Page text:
Financial stocks declined ahead of the holiday weekend, and
( LEH) lent heavily to the sector's downward move Friday.
David Einhorn, a hedge fund manager that shorts the stock and has much to gain if it trades down, publicly questioned the investment bank's quarterly profits in a speech Thursday,
The Wall Street Journal
reported Friday. Lehman fought back by publicly questioning the manager's motives, but the statement was not enough to stem the selling. The stock declined 6.4% to $36.03.
The NYSE Financial Sector index 1.3% to 7,291.50.
Elsewhere, insurance companies fell across the board after Moody's downgraded
American Insurance Group's
debt rating with a negative outlook. The downgrade was based on the losses the insurance giant has suffered as a result of the mortgage market meltdown and credit market disruptions. AIG fell 2.3% to $36.96.
Fellow insurance companies tumbled as well with
dropping 7.9% to $7.41 and
( ABK) declining 5% to $3.22.
Bank of America
traded down 2.1% to $33.98 on heavy volume after a class-action lawsuit was filed against the bank for allegedly misleading customers about the nature of auction-rate securities. The products were considered to be very safe; however the auctions that set the rates have failed, leaving the buyers stuck with illiquid products as opposed to having instruments that trade like cash.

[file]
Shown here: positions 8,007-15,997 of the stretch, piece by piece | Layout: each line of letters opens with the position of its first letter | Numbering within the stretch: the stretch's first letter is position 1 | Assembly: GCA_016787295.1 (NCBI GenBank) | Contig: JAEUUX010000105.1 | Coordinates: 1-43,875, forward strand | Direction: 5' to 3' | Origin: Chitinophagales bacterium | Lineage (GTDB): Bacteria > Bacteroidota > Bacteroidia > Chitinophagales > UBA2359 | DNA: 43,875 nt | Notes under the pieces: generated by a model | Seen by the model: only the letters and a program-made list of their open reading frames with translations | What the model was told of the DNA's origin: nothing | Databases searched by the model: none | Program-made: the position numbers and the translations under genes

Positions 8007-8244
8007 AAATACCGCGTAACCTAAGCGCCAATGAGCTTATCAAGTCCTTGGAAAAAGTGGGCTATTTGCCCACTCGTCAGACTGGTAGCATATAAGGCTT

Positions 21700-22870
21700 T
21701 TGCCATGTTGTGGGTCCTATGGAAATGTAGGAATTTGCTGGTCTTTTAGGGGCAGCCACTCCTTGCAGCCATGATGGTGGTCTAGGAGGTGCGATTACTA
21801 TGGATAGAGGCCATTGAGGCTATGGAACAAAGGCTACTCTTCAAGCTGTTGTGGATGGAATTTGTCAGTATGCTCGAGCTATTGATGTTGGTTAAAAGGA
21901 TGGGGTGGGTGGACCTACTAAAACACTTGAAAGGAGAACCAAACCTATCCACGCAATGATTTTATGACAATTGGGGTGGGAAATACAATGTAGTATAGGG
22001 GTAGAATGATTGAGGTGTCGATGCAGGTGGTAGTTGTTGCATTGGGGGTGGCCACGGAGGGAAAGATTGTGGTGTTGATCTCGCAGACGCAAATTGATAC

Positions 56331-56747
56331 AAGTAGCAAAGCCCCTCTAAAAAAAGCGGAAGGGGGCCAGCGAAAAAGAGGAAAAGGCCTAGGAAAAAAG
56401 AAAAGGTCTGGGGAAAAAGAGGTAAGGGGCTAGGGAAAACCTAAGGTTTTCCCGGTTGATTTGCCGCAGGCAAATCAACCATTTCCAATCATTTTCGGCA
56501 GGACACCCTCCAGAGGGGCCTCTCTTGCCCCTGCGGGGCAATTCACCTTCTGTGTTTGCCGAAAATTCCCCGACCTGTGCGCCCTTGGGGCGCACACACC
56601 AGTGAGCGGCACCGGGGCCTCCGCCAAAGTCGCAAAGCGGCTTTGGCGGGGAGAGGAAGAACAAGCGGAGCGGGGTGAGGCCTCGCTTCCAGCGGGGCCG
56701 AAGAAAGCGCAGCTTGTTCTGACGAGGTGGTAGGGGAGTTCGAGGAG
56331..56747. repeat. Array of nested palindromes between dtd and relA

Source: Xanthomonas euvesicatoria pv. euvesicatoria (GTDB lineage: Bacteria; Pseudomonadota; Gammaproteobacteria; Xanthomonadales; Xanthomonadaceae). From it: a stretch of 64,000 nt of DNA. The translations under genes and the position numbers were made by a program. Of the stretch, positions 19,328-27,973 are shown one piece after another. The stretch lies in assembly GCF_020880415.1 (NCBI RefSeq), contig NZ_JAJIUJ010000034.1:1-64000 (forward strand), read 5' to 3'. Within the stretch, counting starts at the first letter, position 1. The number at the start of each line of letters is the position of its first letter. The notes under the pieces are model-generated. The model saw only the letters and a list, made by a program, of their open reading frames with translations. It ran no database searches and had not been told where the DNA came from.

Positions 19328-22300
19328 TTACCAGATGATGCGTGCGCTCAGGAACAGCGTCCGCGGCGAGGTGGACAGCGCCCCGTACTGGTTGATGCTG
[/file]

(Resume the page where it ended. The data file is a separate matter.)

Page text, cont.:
Disappointing home data put pressure on
as the bank dropped 3% to $9.17. Inventory of unsold home jumped 10% and median home prices experienced the second largest price drop ever.
lost 1.7% to $42.34 on news that the investment bank was beginning to lay off bankers in anticipation of
( BSC) employees taking some of those jobs. Layoffs are expected on both sides following the recent merger that saved Bear Stearns from bankruptcy. Bear Stearns fell 1.8% to $9.30.
And finally, the biggest loser of the day was
, which plunged 11.6% to $3.45. The stock moved up on Thursday based on positive comments by an analyst and the selling is thought to be profit-taking as the stock recently has had very few upward trading days.